Why chemical weapons provoke outrage
It has been just over three weeks since the world woke up in horror to what appears to have been a mass chemical attack on residential areas in the suburbs of Damascus on 21 August.
Yet some are asking why, in a conflict that has already killed at least an estimated 100,000 people, many in the most barbaric way, should the use of chemical weapons be any more abhorrent?
After all, long before that dreadful early Wednesday morning in August, Syria's ever-growing list of atrocities already included reports of the indiscriminate shelling of residential areas, suicide bombings, beheadings, fatal torture, even napalm dropped on a school playground. So why the crescendo over chemical weapons?
Legacy of WWI
"Chemical weapons are unacceptable," says Thomas Nash, an arms monitor with Article 36, a UK-based body "working to prevent unacceptable harm caused by certain weapons".
"But it's equally unacceptable, I would say, to be shelling areas with explosive weapons where people are living.
"I think we should remember that all of these rules and regulations about which weapons are allowed are a means to an end. They are a means to alleviating and preventing humanitarian suffering that we've been seeing. And it applies to cluster munitions, incendiary weapons, explosive weapons in populated areas, as well as chemical weapons," Mr Nash adds.
But chemical weapons hold a special horror, partly because poison gas is often invisible, partly because of the indiscriminate way it can seek out every hiding place, and partly because of the agonising death it can cause.
The horrors of gas attacks in the trenches of World War I were supposed to teach the world: "Never again".
Yet before chemical weapons were outlawed by the Geneva Protocol of 1925, the British government approved the use of poison gas against rebel tribesmen in Iraq and Afghanistan.
Historians say mustard gas was used at that time in northern Iraq.
Winston Churchill was said to be an advocate and it was feared Hitler would use them against Britain. In the end, this country was spared but others were not.
The gas Zyklon B was used on a massive scale by the Nazis against Jews and other victims in extermination camps.
Japan used poison gas against the Chinese in the 1930s and is still paying for the clean-up, Mussolini used it in Abyssinia (now Ethiopia) during WWII and the Egyptian air force used it in Yemen in 1967.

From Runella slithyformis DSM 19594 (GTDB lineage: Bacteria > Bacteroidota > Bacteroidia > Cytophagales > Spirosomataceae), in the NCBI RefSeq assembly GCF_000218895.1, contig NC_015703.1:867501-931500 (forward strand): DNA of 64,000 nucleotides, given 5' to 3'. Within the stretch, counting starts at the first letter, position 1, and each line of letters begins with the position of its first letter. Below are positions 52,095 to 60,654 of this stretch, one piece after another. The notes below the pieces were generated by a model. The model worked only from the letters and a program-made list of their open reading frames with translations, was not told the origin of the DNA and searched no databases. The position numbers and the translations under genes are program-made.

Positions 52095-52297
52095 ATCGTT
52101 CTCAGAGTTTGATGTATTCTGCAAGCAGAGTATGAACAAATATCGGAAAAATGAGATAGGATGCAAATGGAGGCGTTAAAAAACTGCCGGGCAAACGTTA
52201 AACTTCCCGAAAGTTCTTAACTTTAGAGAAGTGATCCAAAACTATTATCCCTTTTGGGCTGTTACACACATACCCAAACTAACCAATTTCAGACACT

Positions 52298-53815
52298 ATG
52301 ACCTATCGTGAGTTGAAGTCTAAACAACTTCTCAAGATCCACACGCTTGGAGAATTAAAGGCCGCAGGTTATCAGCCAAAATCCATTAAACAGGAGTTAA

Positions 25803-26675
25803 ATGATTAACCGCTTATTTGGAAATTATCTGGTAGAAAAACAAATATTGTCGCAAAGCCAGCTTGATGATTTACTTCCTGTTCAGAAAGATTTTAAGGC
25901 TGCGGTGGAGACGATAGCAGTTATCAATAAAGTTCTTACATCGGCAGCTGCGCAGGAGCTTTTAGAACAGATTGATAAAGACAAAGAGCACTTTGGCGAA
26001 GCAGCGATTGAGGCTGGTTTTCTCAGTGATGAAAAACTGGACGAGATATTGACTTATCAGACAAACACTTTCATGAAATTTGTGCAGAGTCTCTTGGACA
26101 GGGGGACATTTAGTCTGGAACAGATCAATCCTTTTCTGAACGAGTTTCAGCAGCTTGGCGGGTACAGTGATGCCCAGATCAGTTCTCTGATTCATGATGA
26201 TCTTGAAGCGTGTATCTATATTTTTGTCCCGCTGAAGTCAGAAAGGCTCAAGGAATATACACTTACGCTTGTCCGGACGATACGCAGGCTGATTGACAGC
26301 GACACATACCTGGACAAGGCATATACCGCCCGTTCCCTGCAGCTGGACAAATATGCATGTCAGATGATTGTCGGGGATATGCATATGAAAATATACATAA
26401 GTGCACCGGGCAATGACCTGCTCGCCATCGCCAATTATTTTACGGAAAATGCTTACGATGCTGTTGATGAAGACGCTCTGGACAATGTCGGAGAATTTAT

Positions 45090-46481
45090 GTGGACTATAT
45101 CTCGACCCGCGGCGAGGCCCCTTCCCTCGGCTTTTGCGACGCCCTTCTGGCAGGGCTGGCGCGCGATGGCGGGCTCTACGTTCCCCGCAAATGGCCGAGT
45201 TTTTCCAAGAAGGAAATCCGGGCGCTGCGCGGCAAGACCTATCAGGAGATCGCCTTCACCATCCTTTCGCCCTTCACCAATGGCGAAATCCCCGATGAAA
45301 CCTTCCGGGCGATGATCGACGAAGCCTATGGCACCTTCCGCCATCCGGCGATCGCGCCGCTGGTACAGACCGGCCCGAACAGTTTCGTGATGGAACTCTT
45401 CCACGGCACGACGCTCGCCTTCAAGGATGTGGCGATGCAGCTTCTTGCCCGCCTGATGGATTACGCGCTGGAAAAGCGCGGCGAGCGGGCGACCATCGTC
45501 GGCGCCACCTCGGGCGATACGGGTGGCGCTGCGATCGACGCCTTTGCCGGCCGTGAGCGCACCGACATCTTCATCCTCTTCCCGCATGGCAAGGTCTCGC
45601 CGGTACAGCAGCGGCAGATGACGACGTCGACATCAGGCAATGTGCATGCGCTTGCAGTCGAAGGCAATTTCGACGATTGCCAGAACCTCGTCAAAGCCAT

The US also drenched vast areas of south-east Asian jungle with the chemical defoliant Agent Orange, which reportedly killed thousands, during the Vietnam War.
No single chemical attack in recent years compares to the horror of Halabja. In March 1988, Iraq's President Saddam Hussein ordered a Kurdish town in northern Iraq to be drenched with mustard gas and nerve gas, killing over 5,000 people almost immediately.
Kamaran Haider was 11 at the time. When the bombardment began, he, his family and others rushed to their shelter.
Mr Haider told me that at first it was conventional bombs that fell. Then they smelt a strange odour of fruit and garlic and they knew at once what had happened.
"When we felt that smell, especially my mum and dad when they smelt it, we knew that's a chemical weapon.
"Then they started shouting and crying. It was very horrible because chemical weapon is very different from other bombs. Other bombs you can hide yourself in a shelter or mountain or somewhere but chemical is mixing with the air, you cannot hide.
"So when my mum knew that it was chemical weapon she ran up to the kitchen which was upstairs and she brought some towels... with a bucket of water. And she said: 'Put it on your face... to prevent from burning', because chemical burns the skin or makes you go blind."
Mr Haider's mother rushed outside with his brother to try to find a boy who had run outside.
They found him lying already dead and seconds after she came back into the shelter she too succumbed to the effects of the poison gas. That day Haider lost his father, mother, only sister, both brothers and a cousin.
"It's a miracle I survived," he said, "because of the 35 people in that shelter only me and my friend Hoshyar survived.
"Because I stayed in the shelter among the bodies for 3 days without water, food, electricity, nothing in the shelter and I was severely poisoned by chemical weapons, I was completely blind, my skin burned, and I felt many times sick and lost consciousness," Mr Haider says.
So it's the prospect of another Halabja - or indeed another attack like the one in those Damascus suburbs - that is spurring so much of the international community to prevent it recurring.
Col Hamish de Bretton-Gordon, a former chemical weapons inspector, fears that what happened last month around Damascus could set a precedent for worse to come.
"I think the urgency is the future potential. In the attack of 21 August maybe 100, maybe 200 litres of sarin were used," Col de Bretton-Gordon says.
"We believe that he [President Bashar al-Assad] has anywhere between 400 to 1,000 tonnes of sarin remaining, which could kill many tens, perhaps hundreds of thousands of people if used. So it's the future potential that we must guard against".